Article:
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Unclenching the despotic fist in Burma

  • 27 November 2012

For the Burmese, the most unpopular part of Barack Obama's recent speech to the University of Yangon was his reference to the Rohingya who, as he so eloquently stated, 'hold within them the same dignity as you and I do'. Bengali-speaking and Muslim, they are descended from seventh century Arab traders who settled in what is now Arakan (or Rakhine) State but are regarded as 'interlopers' from Bangladesh by the majority of Burmese.

Under the U Nu government in the 1950s, they had Burmese citizenship until General Ne Win, the man credited with plunging Burma into poverty, introduced the 1983 Citizenship Act of Burma which recognised 135 'national races' but not the Rohingya who remain stateless to this day.

Statelessness means they are robbed of all the rights we have as citizens. They even have to ask permission of the local authorities to get married (after payment of the usual bribe) and are allowed only two children per marriage. Unauthorised marriages can result in ten years' imprisonment, and having more than two children means they are unregistered and denied healthcare and education and are often subject to forced labour.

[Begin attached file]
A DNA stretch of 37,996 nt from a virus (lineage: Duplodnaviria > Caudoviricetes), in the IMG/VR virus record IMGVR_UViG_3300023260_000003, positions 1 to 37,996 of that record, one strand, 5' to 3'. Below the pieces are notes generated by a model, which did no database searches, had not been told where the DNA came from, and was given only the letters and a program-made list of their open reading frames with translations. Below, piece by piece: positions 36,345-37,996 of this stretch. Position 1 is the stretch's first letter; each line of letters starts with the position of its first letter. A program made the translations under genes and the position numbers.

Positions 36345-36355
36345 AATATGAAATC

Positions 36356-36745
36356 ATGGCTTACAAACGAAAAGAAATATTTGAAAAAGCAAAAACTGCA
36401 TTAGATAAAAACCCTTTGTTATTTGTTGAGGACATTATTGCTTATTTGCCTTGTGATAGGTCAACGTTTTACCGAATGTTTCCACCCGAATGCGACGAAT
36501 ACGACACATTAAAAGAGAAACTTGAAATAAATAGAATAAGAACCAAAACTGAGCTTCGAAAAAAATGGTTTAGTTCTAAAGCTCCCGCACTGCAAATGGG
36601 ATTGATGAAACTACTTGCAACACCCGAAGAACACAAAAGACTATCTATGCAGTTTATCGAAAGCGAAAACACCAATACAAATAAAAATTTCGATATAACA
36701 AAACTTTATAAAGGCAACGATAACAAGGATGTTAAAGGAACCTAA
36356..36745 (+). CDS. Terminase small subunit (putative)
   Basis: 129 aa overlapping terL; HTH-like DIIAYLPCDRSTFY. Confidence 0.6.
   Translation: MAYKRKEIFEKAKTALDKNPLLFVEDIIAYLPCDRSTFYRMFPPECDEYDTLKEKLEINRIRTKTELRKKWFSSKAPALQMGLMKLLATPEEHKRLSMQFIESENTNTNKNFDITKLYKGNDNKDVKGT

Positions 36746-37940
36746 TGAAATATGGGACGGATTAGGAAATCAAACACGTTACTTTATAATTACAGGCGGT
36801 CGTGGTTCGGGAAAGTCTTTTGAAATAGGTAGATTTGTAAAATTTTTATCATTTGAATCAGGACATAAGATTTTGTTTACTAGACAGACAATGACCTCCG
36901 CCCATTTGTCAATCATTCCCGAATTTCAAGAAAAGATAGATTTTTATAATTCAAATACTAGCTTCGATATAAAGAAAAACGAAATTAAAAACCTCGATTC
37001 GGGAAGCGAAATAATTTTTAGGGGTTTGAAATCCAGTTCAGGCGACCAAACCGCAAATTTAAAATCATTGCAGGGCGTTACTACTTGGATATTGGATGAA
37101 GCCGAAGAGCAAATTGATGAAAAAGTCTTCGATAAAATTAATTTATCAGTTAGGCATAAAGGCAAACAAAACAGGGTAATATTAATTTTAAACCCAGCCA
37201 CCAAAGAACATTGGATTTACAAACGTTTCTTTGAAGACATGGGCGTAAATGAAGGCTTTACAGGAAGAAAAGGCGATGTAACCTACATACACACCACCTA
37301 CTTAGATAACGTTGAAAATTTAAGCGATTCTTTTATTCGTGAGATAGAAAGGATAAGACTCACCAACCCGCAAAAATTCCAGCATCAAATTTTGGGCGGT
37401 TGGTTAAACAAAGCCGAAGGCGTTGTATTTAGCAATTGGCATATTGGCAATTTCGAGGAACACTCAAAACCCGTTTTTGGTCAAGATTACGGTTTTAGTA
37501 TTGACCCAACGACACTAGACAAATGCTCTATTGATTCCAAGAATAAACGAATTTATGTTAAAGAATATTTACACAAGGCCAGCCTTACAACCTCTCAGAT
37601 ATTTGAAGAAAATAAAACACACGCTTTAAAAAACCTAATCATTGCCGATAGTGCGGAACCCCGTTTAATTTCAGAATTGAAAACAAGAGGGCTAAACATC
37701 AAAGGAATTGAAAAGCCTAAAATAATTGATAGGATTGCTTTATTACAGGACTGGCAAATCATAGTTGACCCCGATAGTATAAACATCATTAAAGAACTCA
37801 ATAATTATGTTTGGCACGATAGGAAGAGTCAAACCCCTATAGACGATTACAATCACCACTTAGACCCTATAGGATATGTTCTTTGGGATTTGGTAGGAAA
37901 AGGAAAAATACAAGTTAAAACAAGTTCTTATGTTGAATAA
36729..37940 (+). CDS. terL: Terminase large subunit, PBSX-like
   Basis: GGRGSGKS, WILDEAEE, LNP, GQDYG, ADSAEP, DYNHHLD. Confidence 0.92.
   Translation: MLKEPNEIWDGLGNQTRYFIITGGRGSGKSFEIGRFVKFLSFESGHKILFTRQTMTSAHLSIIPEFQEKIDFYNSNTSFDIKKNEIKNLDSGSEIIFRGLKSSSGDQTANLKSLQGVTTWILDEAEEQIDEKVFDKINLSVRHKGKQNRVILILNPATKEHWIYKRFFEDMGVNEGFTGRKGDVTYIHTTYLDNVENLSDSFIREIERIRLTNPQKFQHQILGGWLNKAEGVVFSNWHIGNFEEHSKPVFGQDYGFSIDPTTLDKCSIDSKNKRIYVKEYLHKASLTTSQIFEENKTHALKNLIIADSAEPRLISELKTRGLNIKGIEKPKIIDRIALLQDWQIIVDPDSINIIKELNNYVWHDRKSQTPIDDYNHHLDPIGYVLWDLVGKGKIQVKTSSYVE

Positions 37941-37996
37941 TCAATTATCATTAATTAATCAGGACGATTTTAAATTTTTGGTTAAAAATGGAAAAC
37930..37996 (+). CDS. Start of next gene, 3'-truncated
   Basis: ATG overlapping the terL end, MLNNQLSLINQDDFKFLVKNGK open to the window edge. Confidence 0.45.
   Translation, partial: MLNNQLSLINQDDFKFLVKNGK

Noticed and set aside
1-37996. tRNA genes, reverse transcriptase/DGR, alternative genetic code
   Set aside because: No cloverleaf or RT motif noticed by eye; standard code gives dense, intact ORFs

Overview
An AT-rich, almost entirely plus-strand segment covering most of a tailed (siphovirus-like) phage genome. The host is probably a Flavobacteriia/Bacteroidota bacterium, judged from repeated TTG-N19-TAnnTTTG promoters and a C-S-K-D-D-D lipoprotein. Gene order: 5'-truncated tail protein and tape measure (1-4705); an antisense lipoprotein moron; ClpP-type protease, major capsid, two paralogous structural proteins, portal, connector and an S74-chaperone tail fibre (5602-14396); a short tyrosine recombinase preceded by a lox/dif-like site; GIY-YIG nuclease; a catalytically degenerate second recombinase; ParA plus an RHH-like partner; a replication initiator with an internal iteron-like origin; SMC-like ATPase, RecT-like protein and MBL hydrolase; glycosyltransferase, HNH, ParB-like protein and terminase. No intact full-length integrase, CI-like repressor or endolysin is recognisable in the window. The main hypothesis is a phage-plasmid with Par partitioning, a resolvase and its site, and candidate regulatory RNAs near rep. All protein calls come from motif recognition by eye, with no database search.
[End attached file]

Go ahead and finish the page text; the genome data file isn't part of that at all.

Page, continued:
The current conflict between the Rohingya and their Buddhist Arakanese neighbours was sparked by the alleged rape of a Buddhist girl by a Muslim. Since then, at least 200 people have been killed and 115,000 driven from their homes, the vast majority of them Rohingyas. The deep-seated cause of the furore is access to scarce land.

Even a politician of the moral stature of Aung San Suu Kyi could only timidly say that both communities had suffered and both had breached human rights laws. One commentator compared this to saying that whites as well as blacks violated human rights in apartheid South Africa.

The deeply ingrained hatred of the Rohingyas in Burma generally has resulted in NGOs such as Médecins sans Frontières being denied access to the injured and to their not being treated in hospitals.

Prior to the Obama speech, President Thein Sein of Burma had indicated to the UN he would address the Rohingya situation and look at everything from 'resettlement of displaced populations to granting of citizenship'. It is likely that offers of citizenship will only be made, if at all,